- It is a practice of all of the Defendants to maliciously, willfully, recklessly, wantonly and/or negligently ignore and refuse to follow the requirements of the FCRA.
- All Defendants are sophisticated businesses and they know their conduct is wrong.
- All actions taken by the Defendants were done with malice, were done willfully, and were done with either the desire to harm Plaintiff and/or with the knowledge that their actions would very likely harm Plaintiff and/or that their actions were taken in violation of the FCRA and/or that they knew or should have known that their actions were in reckless disregard of the FCRA.
- All Defendants have engaged in a pattern and practice of wrongful and unlawful behavior with respect to accounts and consumer reports and as such all Defendants are subject to punitive damages and statutory damages and all other appropriate measures to punish and deter similar future conduct by these Defendants and similar companies.
- Defendants are liable to Plaintiff through the doctrine of Respondeat Superior for the wrongful, intentional and negligent acts, errors, and omissions done in violation of federal law by its employees and agents.
CAUSES OF ACTION
VIOLATIONS OF THE FAIR CREDIT REPORTING ACT
15 U.S.C. § 1681 et seq.
- Plaintiff incorporates by reference all of the above paragraphs of this Complaint as though fully stated herein.
- Defendant Equifax is a “consumer reporting agency,” as codified at 15 U.S.C. 1681a(e).
- Defendant Kay Jewelers is an entity who, regularly and in the course of business, furnishes information to one or more consumer reporting agencies about its transactions or experiences with any consumer and therefore constitutes a “furnisher,” as codified at 15 U.S.C. § 1681s-2.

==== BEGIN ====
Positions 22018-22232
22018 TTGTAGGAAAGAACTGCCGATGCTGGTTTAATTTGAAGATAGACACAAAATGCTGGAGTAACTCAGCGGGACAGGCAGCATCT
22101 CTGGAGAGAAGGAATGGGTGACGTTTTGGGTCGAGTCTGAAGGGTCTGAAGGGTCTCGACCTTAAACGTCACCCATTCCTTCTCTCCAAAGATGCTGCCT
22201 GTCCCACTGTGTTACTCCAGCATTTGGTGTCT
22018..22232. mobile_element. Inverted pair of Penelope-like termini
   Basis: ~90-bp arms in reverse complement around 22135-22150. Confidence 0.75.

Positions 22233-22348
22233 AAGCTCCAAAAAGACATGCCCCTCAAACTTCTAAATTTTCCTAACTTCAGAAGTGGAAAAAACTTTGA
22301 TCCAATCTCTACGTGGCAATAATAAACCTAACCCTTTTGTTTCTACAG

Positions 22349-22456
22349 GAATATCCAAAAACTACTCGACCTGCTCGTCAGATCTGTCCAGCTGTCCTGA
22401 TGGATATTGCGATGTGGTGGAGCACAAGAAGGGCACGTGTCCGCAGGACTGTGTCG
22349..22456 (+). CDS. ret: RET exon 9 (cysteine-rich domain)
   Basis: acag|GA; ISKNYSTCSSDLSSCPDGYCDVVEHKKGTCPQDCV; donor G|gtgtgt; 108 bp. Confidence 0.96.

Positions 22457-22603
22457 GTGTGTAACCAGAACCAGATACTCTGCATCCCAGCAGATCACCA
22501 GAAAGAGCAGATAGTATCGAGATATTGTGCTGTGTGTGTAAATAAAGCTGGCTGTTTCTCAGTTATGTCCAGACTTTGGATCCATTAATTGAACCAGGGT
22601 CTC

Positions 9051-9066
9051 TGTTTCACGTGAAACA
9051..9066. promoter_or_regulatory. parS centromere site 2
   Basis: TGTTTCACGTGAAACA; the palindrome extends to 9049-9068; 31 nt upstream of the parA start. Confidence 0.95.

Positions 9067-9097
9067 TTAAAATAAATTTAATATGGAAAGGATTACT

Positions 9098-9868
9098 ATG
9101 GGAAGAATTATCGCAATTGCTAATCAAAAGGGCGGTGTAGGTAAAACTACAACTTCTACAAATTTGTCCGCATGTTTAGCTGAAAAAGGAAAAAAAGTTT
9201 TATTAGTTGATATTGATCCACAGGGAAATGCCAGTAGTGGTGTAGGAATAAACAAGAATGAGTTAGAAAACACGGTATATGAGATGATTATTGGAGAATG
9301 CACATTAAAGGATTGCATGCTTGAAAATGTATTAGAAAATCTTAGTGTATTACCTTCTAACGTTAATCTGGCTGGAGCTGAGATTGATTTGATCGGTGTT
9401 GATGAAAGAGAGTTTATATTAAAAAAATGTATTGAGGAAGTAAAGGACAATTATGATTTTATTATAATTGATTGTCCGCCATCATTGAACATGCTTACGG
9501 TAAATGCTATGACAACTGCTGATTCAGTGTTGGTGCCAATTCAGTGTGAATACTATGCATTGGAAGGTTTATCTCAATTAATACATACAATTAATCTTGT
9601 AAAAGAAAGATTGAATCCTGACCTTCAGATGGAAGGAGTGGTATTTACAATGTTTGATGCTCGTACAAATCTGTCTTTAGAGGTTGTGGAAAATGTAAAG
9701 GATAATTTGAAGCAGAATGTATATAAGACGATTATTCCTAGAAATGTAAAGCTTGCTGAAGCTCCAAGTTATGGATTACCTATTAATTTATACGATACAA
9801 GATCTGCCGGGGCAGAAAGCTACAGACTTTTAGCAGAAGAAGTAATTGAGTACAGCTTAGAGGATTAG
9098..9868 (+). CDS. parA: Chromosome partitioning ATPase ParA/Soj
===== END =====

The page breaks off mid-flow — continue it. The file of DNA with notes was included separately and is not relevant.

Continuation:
- Plaintiff notified Defendant Equifax directly of a dispute on the Defendant Kay Jewelers account’s completeness and/or accuracy, as reported.
- Defendant Equifax properly notified Defendant Kay Jewelers of Plaintiff’s dispute in accordance with the FCRA requirements.
- Alternatively, Defendant Equifax failed to notify Defendant Kay Jewelers of Plaintiff’s dispute in accordance with the FCRA requirements.
- Defendants failed to delete information found to be inaccurate, reinserted the information without following the FCRA, or failed to properly investigate Plaintiff’s disputes.
- Plaintiff alleges that at all relevant times Defendant Equifax failed to maintain and failed to follow reasonable procedures to assure maximum possible accuracy of Plaintiff’s credit reports, concerning the account in question, violating 15 U.S.C. § 1681e(b).
- Plaintiff alleges that all Defendants failed to conduct a proper and lawful reinvestigation.
- All actions taken by the Defendants were done with malice, were done willfully, and were done with either the desire to harm Plaintiff and/or with the knowledge that their actions would very likely harm Plaintiff and/or that their actions were taken in violation of the FCRA and/or that knew or should have known that their actions were in reckless disregard of the FCRA.
- All of the violations of the FCRA proximately caused the injuries and damages set forth in this Complaint.
PRAYER FOR RELIEF
WHEREFORE, PREMISES CONSIDERED, Plaintiff prays that judgment be entered against Defendants for all damages allowable (including statutory, actual, compensatory, nominal and punitive the total of which Plaintiff claims more than $75,000.00), costs, expenses, fees, injunctive relief to prevent further violations, and for such other and further relief as may be just and proper.
John G. Watts (ASB-5819-t82j)
Stan Herring (ASB-1074-n72m)
Watts & Herring, LLC
The Kress Building
301 19th Street North
Birmingham, Alabama 35203
(888) 522-7167 facsimile
Attorneys for Plaintiff
PLAINTIFF DEMANDS A TRIAL BY JURY IN THIS CAUSE.
Serve defendants via certified mail at the following addresses:
Equifax Information Services, LLC
c/o CSC Lawyers Incorporating SVC, Inc.
150 S. Perry Street
Montgomery, Alabama 36104
Sterling Jewelers, Inc. d/b/a Kay Jewelers
c/o The Corporation Company
60 Commerce Street
Montgomery, Alabama 36103